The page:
Dietary Intake Insufficient to Support Nutritional Adequacy in Patients with Thalassemia

Ellen B. Fung, Neogi Sushrita, Drucilla Haines, Connie Schroepfer and Ashutosh Lal


Many patients with beta-thalassemia major have depressed circulating levels of essential micronutrients. These nutritional deficiencies may be caused by an elevated requirement for these nutrients, increased excretion and/or because of inadequate dietary intake. However, the relationship between dietary intake and circulating levels of key nutrients has not been explored. Therefore, the aim of this prospective, cross-sectional study was to quantitate intake using gold standard dietary assessment techniques, as well as to assess circulating levels of key micronutrients in the fasted state in a contemporary sample of subjects with transfusion-dependent thalassemia (age >5 years). Dietary intake was determined with the Block©2005 3-day semi-quantitative food frequency questionnaire (NutritionQuest, Berkeley, CA) completed within 3 months of a pre-transfusion blood sample. Dietary intake (mg/day) was calculated relative to the Institute of Medicine recommendations for age and gender. Intake was then compared to circulating levels of vitamin C, 25-OH vitamin D, alpha & gamma-tocopherol, zinc, copper and selenium. The usage of nutritional supplements was documented. All results were analyzed using STATA (v 9.3, College Station, TX). Forty-one patients (20 male, mean age 28.3 ± 10.7 years) with an average BMI of 22.1 ± 5.2 kg/cm2 and pre-transfusion hemoglobin of 10.9 ± 1.5 g/dL were enrolled. The mean liver iron concentration (LIC) measured by Ferritometer was 13.5 ± 11.3 mg/g dry liver-weight. As has been observed previously, 14 to 30% of patients had low circulating levels of Zn, Cu, 25-OHD, vitamin C and alpha-tocopherol. No deficiencies were observed for selenium. Patients consumed on average 1555 ± 835 kcal/d (80% of estimated energy requirement) and 1.3 ± 0.9 g/kg protein. Average dietary intake was inadequate (less than estimated average requirement) for Ca, Zn, Cu, and vitamins C, D, and E. Among patients with low circulating micronutrient levels, 86% of those with low serum zinc also had low dietary zinc intake; similarly, 88% of those with low circulating copper also had low copper intake. Significant inverse correlations were observed between LIC and blood concentrations of the antioxidants vitamin C (r = -0.62), alpha-tocopherol (r = -0.37) and zinc (r = -0.35). The relationship between iron overload and vitamin C was further explored in a retrospective sample of 49 patients where simultaneous values of both measures were available (228 samples). Vitamin C level progressively decreased with increasing iron burden. The mean vitamin C level was 0.57 ± 0.47 mg/dL with LIC >15 mg/g compared with 1.06 ± 0.45 mg/dL when LIC was <7 mg/g (P <0.001). Serum ferritin levels were not associated with vitamin C deficiency (plasma concentration <0.4 mg/dL) at mild to moderate degrees of liver iron overload. However, with extreme iron overload (LIC >25 mg/g), ferritin levels were significantly greater in the presence of vitamin C deficiency (6545 ± 2597 ng/mL versus 4720 ± 1915 ng/mL, p=0.045). These data suggest that iron overload negatively influences blood levels of several micronutrients. Moreover, dietary intake is insufficient to support circulating levels of nutrients in optimally transfused thalassemia patients. Nutritional adequacy is essential for optimal health, and vitamin C status can impact chelation efficiency. Future research should consider nutritional supplementation and health outcomes in patients with transfusion-dependent thalassemia.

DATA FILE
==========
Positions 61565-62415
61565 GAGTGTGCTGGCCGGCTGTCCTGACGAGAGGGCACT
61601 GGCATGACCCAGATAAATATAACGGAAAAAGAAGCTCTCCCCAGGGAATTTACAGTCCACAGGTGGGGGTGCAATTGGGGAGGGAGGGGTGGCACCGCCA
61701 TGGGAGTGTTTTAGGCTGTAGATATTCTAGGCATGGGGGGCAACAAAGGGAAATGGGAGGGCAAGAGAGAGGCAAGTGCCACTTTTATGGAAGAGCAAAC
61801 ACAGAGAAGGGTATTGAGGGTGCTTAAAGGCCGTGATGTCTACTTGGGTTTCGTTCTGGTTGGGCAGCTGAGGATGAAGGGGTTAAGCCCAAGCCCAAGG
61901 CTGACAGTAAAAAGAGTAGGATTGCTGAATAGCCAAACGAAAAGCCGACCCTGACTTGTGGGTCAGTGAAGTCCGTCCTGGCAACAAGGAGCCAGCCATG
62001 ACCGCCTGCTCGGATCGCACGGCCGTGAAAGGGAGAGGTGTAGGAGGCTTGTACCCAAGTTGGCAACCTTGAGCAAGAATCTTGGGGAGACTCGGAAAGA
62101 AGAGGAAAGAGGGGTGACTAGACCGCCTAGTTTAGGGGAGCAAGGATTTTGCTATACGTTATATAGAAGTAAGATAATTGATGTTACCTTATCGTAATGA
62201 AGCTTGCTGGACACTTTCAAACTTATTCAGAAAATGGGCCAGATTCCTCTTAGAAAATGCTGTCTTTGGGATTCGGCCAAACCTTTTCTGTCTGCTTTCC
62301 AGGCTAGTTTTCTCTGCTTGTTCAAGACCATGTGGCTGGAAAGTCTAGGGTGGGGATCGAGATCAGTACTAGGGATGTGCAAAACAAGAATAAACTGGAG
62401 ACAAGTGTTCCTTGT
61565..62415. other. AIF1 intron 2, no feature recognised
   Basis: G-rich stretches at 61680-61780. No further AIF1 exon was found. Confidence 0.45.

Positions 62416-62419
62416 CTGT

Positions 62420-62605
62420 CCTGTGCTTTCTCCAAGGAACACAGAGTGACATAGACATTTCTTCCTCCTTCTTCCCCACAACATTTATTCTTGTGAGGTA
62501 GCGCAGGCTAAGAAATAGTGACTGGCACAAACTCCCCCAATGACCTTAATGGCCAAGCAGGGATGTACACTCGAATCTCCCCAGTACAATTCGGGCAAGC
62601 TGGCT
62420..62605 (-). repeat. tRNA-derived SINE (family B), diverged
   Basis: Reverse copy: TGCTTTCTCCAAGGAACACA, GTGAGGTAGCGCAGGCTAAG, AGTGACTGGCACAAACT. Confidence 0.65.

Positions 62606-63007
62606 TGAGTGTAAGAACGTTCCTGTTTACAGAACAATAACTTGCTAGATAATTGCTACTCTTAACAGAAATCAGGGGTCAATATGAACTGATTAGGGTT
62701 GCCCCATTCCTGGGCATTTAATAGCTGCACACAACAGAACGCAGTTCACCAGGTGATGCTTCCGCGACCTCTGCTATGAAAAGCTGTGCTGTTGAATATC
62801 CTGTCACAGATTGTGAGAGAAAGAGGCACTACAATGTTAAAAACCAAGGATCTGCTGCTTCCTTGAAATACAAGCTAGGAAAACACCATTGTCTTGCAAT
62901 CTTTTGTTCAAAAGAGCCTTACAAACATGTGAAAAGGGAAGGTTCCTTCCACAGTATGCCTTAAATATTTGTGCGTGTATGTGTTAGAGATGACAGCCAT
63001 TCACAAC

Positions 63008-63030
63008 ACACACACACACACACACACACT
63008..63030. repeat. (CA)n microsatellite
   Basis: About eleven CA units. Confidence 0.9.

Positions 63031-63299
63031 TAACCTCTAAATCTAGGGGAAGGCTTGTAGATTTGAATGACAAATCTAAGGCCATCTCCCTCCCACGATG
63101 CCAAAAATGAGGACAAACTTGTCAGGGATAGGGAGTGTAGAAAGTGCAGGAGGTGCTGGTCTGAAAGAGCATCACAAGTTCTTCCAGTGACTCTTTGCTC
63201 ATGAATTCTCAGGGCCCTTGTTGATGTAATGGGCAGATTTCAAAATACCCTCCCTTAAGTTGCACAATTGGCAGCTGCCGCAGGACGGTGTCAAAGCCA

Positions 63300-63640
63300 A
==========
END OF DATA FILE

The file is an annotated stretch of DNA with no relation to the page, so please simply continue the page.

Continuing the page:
Disclosures No relevant conflicts of interest to declare.

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